WASHINGTON, D.C. — Four in 10 U.S. registered voters say they plan to vote before Election Day or have already voted, a higher proportion than in recent midterm elections. Significantly more voters plan to vote before Election Day this year (41%) than did in 2010 (26%), the first time Gallup asked the question in a midterm election year.
The level of planned early voting measured in the Oct. 3-20 poll still does not reach what Gallup measured in the 2020 presidential election year, during the coronavirus pandemic and before COVID-19 vaccines were available. Two years ago, 64% of U.S. registered voters planned to vote early versus 32% who planned to vote on Election Day. It is unclear how much pandemic concerns boosted early voting in 2020 because the practice has historically been more common in presidential than in midterm election years.
Early voting intentions this year, though more prevalent than in the last (2018) midterm election, match those from the 2016 presidential election (40%).
Two-Thirds in West Will Vote Early
Consistent with prior years, Gallup finds early voting is most popular among voters living in the Western U.S., with nearly two-thirds of Western residents, 65%, planning to vote early. Western states have longer histories than other states in extending early voting opportunities, with many allowing voting weeks before Election Day and Oregon conducting its elections entirely by mail. More people in the South (41%) than in the East (28%) and Midwest (28%) intend to vote before Election Day.
In addition to regional differences, the poll finds variation in early voting by age and gender. Senior citizens are more inclined than younger voters to cast their ballot before Election Day, with the majority of voters aged 65 and older planning to vote early. Additionally, women are more likely than men to vote before Election Day.
Emerging Party Differences in Early Voting
More Democrats (54%) than Republicans (32%) say they will vote early — a 22-percentage-point difference — with the rate among independents falling in the middle (38%). In past midterm election years, Republicans and Democrats differed little, or not at all, in when they planned to vote.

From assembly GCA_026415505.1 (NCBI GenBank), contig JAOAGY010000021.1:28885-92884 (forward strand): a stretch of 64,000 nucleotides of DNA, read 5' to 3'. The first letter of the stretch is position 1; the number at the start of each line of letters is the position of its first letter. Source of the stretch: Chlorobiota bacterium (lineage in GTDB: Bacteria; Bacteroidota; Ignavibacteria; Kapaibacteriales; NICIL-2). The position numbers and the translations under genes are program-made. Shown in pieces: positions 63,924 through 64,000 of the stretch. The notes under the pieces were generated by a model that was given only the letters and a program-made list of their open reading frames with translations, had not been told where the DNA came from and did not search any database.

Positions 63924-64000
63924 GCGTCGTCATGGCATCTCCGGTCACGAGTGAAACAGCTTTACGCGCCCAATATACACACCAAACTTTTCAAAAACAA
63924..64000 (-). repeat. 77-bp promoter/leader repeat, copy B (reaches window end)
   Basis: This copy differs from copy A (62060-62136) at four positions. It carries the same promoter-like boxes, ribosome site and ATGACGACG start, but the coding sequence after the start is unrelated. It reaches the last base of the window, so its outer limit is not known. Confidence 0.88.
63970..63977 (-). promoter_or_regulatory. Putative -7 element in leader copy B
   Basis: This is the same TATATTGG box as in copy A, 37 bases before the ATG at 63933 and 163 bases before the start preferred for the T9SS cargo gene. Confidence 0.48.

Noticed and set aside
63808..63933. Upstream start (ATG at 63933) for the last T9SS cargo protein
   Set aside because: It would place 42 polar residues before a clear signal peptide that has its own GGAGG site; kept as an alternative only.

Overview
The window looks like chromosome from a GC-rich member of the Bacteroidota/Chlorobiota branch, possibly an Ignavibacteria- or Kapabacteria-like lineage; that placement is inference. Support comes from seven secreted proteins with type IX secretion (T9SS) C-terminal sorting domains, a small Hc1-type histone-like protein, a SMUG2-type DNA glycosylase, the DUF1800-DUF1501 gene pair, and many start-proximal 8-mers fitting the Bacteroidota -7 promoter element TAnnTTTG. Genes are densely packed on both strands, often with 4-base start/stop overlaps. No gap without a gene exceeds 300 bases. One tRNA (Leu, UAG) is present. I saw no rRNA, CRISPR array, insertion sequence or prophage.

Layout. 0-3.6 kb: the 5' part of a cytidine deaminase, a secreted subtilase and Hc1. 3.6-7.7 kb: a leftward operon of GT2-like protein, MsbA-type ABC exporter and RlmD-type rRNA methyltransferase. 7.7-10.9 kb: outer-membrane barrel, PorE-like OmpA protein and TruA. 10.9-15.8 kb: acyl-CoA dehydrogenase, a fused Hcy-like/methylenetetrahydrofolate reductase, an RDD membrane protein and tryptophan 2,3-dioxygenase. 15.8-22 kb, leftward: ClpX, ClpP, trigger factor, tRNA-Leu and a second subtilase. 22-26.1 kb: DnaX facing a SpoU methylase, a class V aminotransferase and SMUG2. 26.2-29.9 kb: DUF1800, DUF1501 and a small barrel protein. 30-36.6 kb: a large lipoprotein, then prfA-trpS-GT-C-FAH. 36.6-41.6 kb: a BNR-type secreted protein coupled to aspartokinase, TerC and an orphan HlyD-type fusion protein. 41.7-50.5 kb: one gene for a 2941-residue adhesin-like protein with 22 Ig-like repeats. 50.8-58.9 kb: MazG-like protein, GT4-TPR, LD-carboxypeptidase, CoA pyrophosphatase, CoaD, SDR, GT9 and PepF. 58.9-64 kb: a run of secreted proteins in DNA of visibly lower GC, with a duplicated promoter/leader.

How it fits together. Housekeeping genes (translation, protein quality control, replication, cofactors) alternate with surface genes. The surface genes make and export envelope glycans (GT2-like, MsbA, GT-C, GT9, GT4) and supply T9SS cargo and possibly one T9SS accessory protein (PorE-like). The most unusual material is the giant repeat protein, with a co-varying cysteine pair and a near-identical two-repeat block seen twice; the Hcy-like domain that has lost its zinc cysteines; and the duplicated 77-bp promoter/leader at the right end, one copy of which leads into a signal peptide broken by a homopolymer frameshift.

Gallup did not see party differences in early voting in presidential elections until 2020. That year, President Donald Trump raised questions about the security of mail voting — the primary early voting option in many states. In Gallup’s final estimate of early voting before the 2020 election, there was an 18-point party gap, with 77% of Democrats and 59% of Republicans planning to vote before Election Day.
Less Absentee Voting Than in 2020
The new poll also finds that, regardless of when they plan to vote, 63% of all registered voters plan to vote in person at their local polling place, while 25% plan to vote by absentee ballot and 5% are unsure how they will vote.
Gallup has not asked about voters’ planned voting method in prior midterm election years. However, in the 2020 presidential election year, 60% of registered voters planned to vote in person and 35% by absentee ballot. This suggests there will be less voting by mail this year than in the last federal election cycle.
Republicans (75%) are more likely than independents (59%) and Democrats (56%) to say they will vote in person. In turn, 39% of Democrats plan to vote by mail, as do 23% of independents and 18% of Republicans.
Of those voters who plan to vote before Election Day this year, 57% say they will do so by absentee ballot and 36% in person.
Taking into account both when and how voters intend to cast their ballots, the data suggest the following distribution of voting methods this year by people who plan to vote:
- 52% will vote in person on Election Day
- 16% will vote in person before Election Day
- 25% will vote by absentee ballot before Election Day
- 2% will vote by absentee ballot on Election Day, presumably by dropping it off at their precinct location
- 5% are unsure how they will vote
By comparison, in 2020, 31% of registered voters said they planned to vote in person on Election Day, 31% in person before Election Day, 35% by absentee ballot before Election Day, and 1% by absentee ballot on Election Day.
Although early voting has been less common in midterm elections than in presidential elections, more voters will cast their ballots before Election Day this year than in prior midterm election years. Partisan differences in early voting that were first seen in 2020 persist today, as do party differences in absentee versus in-person voting. Those differences make it possible that some contests will be subject to a “red mirage,” as occurred in the 2020 election. If large numbers of mail ballots are cast, which take more time to count and may tilt significantly toward Democratic candidates, it is possible some Republican candidates leading the vote count on election night may end up losing once all ballots are counted.
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